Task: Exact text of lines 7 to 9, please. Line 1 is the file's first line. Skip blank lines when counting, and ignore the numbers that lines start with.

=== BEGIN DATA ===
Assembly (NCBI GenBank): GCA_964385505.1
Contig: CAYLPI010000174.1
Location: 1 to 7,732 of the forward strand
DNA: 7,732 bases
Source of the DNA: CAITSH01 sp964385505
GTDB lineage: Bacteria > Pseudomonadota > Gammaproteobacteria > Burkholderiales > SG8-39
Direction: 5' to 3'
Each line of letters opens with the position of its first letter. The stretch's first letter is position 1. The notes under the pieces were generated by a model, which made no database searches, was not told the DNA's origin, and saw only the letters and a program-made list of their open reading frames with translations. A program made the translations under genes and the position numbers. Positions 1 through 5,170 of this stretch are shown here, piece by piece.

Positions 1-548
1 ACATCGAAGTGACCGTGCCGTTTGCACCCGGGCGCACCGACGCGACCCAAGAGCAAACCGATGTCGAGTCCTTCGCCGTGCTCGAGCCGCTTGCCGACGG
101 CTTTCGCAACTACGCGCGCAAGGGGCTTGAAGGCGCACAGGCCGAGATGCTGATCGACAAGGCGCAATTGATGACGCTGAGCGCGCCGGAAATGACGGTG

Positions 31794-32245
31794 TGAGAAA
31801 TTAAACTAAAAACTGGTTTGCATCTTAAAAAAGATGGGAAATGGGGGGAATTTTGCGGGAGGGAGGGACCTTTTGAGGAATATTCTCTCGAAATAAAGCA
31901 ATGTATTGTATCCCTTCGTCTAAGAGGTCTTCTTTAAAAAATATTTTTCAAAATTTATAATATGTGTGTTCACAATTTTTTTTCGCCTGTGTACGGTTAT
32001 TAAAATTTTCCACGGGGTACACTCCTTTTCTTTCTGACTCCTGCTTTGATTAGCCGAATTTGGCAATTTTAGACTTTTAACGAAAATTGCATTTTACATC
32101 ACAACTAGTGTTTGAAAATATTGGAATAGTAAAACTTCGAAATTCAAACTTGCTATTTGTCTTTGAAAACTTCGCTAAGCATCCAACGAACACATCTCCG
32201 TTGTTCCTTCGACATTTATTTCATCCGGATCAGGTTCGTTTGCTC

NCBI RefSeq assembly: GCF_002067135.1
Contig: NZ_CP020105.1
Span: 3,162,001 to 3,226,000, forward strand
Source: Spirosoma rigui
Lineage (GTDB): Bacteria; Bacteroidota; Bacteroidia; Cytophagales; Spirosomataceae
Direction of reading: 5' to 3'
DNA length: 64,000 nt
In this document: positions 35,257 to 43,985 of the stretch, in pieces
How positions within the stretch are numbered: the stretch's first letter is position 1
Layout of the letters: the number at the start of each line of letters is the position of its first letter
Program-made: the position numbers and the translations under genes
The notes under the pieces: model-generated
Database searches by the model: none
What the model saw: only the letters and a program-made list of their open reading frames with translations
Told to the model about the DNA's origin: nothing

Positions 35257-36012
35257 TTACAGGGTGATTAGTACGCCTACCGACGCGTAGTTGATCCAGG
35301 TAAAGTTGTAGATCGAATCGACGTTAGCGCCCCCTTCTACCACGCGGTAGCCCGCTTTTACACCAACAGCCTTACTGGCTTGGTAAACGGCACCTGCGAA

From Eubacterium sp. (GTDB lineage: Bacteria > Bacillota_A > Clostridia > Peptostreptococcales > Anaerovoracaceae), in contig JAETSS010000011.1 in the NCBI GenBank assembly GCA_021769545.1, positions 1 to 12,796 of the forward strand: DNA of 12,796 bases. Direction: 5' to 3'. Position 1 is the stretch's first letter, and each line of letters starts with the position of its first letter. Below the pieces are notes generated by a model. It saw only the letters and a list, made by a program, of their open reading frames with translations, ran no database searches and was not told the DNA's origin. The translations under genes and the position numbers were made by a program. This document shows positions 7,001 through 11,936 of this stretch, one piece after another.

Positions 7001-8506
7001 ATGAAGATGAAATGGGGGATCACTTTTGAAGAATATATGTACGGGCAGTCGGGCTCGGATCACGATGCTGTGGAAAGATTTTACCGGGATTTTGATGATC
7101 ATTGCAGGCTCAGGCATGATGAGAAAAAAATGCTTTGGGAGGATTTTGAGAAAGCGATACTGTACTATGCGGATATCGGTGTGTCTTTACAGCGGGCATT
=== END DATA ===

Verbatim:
Direction: 5' to 3'
Each line of letters opens with the position of its first letter. The stretch's first letter is position 1. The notes under the pieces were generated by a model, which made no database searches, was not told the DNA's origin, and saw only the letters and a program-made list of their open reading frames with translations. A program made the translations under genes and the position numbers. Positions 1 through 5,170 of this stretch are shown here, piece by piece.

Positions 1-548